Generally, on those occasions when I read something from the Bible my reaction is either, “Hmm, hmm . . . sage words,” or, “What kind of crack were these writers smoking and where can I get some?”

But I stumbled across the following yesterday while leafing through an old copy of The Magnificat given me a few years back, and was pretty impressed with the writing.

Whoever Qoheleth was he sure could paint a picture.

Remember your Creator in the days of your youth,
Before the evil days come
And the years approach of which you will say,
“I have no pleasure in them”;

Before the sun is darkened,
And the light, and the moon, and the stars,
While clouds return after the rain;

When the guardians of the house tremble,
And the strong men are bent,
And the grinders are idle because they are few,
And they who look to the windows grow blind;

When the doors to the street are shut,
And the sound of the mill is low;
When one waits for the chirp of a bird,
But all the daughters of song are suppressed;

And one fears heights,
And perils in the street;
When the almond tree blooms,
And the locust grows sluggish
And the caper berry is without effect,
Because man goes to his lasting home,
And mourners go about the streets;

Before the silver cord is snapped
And the golden bowl is broken,
And the pitcher is shattered at the spring,

And the broken pulley falls into the well,
And the dust returns to the earth as it once was,

And the life breath returns to the God who gave it.

“Vanity of vanities,” says Qoheleth,
“All things are vanity!”

Ecclesiastes 12:1-8

Apparently this is also the origin of the “silvery cord” image adopted by occult literature and popular role-playing games. Who knew?

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3 thoughts on “Qoheleth

  1. @Tim:

    Yup. Astral travelers remain attached to their physical body via a silver cord.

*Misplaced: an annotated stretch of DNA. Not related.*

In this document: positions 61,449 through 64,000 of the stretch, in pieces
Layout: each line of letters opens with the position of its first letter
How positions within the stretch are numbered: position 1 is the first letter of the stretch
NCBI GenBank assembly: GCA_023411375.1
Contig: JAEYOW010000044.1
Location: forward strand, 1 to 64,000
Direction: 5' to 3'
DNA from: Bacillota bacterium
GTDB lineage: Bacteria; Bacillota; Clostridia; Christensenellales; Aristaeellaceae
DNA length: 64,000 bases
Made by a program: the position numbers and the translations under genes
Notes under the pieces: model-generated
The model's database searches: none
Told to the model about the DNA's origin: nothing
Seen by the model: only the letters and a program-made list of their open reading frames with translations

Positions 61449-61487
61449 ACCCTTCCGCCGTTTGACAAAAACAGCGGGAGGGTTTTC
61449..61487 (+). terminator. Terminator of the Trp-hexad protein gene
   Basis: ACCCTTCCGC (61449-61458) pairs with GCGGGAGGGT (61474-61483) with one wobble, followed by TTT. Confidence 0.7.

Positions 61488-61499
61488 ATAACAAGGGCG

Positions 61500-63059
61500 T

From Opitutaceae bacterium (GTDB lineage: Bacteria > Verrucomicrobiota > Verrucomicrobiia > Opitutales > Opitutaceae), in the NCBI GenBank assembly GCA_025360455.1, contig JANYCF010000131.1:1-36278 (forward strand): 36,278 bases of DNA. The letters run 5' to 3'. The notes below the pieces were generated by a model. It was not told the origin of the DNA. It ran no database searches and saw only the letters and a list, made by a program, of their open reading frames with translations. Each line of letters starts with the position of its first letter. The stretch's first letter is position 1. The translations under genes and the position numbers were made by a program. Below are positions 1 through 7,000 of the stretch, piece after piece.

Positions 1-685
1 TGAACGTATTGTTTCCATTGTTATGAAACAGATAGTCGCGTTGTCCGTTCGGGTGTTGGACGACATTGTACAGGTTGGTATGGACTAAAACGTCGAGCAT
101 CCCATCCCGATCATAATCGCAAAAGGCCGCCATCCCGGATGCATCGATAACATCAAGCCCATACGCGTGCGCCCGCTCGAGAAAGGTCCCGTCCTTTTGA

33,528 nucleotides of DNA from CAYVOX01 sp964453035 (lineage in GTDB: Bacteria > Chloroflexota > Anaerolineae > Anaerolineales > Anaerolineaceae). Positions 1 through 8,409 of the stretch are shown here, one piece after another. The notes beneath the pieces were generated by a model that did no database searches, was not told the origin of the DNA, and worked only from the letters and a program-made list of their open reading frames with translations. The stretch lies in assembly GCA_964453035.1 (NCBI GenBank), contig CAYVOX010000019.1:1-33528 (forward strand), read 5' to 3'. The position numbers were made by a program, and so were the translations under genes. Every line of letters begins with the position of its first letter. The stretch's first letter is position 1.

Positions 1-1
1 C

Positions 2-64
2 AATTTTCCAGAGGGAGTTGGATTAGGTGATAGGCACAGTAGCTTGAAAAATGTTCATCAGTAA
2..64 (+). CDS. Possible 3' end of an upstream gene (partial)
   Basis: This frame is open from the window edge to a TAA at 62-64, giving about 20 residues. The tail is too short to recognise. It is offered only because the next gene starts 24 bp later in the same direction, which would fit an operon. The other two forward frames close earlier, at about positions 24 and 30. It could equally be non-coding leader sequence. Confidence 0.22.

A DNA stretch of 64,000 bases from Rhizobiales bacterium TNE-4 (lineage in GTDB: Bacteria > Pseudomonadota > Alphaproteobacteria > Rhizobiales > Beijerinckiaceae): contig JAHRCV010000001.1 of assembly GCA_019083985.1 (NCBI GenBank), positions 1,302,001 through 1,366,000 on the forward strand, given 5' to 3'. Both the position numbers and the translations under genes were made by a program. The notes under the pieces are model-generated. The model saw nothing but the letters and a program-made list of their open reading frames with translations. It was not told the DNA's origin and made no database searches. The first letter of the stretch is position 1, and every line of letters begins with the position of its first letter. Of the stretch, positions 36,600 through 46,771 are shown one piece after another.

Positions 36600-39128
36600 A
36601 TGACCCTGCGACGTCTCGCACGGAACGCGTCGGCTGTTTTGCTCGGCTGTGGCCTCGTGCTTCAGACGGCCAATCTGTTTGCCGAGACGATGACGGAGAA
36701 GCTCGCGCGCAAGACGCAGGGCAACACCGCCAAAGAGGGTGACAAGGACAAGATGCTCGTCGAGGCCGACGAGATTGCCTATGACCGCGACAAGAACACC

If I remember right anyone using the Astral Travel spell has a silvery cord that extends from the center of their back a few feet out and seems to gradually fade as it crosses between planes to connect to their physical body on a material plane.

    Apparently these cords are pretty tough and can only be snapped by a few things. I think there’s some kind of psychic wind that can sever them. But generally the more popular threat to silvery cord integrity is the equally silver swords of the Githyanki, who apparently hang out in the astral plane (when they’re not cruising around on souped up red dragons or feudin’ an’ a fightin’ with their uptight Githzerai cousins) just itching to waylay mortal travellers.

    @Mike: Indeed grim. But what gets me is the colorful way the images are painted. I mean some doom-saying passages are pretty blatant: Death will come upon you! Suffering and pain like festering snake bites!

    But by contrast the writer of this part of Ecclesiastes seems to have been a bit more metaphorical and poetic in his choice of imagery. Footnotes I’ve read suggest that these images may be intended as metaphors for parts of the body in old age and death. But even taken on their own I found they captivated my imagination.

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